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Rating system proposed for pet stores

Suffolk Legis. Jon Cooper said he's withdrawing a bill that would ban the sale of puppies in county pet stores, but will instead propose a rating system for the retailers so consumers can know they are buying from a reputable breeder.

Cooper (D-Lloyd Harbor) Thursday acknowledged that his proposed ban violates a state provision barring municipalities from regulating pet stores. His measure, aimed at ridding Suffolk County of so-called puppy mills, had drawn the ire of pet stores and organizations such as the American Kennel Club. Pet store owners opposed the ban because many said they only work with reputable breeders. Kennel Club officials objected because they said the proposal lumped all breeders together regardless of their practices.

Cooper said he plans to introduce his new idea, possibly on Tuesday at the next meeting of the Suffolk legislature. Modeled after Zagat's restaurant guide, he said, "The idea is for educated customers and a marketplace to steer people toward the responsible stores."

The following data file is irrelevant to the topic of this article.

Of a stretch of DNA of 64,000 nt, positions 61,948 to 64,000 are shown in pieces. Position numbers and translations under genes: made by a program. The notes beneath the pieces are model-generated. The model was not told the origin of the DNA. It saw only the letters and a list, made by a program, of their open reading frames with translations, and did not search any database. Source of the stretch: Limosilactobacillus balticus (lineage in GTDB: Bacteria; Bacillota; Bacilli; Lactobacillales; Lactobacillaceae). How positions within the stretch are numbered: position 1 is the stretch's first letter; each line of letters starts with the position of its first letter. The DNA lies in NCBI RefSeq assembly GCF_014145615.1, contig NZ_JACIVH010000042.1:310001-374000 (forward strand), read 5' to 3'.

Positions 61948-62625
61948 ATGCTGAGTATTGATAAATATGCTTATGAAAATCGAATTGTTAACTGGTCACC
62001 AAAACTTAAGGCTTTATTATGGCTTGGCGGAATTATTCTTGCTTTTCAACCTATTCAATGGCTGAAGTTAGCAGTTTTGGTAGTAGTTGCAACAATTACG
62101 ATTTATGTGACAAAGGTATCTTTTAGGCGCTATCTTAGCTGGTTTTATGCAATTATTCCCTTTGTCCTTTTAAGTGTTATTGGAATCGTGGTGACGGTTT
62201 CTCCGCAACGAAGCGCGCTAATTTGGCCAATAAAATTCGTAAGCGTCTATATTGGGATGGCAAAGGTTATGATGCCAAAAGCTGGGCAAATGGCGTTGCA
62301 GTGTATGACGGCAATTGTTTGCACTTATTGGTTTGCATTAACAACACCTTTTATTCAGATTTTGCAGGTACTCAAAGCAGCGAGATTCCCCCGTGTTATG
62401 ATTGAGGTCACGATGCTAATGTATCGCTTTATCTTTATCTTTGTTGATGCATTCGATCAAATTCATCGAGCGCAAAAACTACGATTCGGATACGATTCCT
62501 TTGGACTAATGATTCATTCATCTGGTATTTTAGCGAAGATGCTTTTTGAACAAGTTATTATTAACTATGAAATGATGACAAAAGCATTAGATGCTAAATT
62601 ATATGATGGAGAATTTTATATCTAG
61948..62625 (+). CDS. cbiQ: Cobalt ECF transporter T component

Though details have not been fleshed out, Cooper envisions a committee -- possibly made up of a veterinarian, an animal-rights activist and a pet shop owner -- to rate the stores. Stores could choose not to be rated, but Cooper believes they would lose customers. He said the county would be the first he knows of in the nation to adopt such a rating system.

Kennel Club spokeswoman Christina Duffney-Carey and Dan Aug, a spokesman for Suffolk County Executive Steve Levy, declined to comment until they heard more details. Legis. Kate Browning (WFP-Shirley), vice chair of the labor committee, which heard the proposed ban, also said she wanted to hear how the rating system would work.

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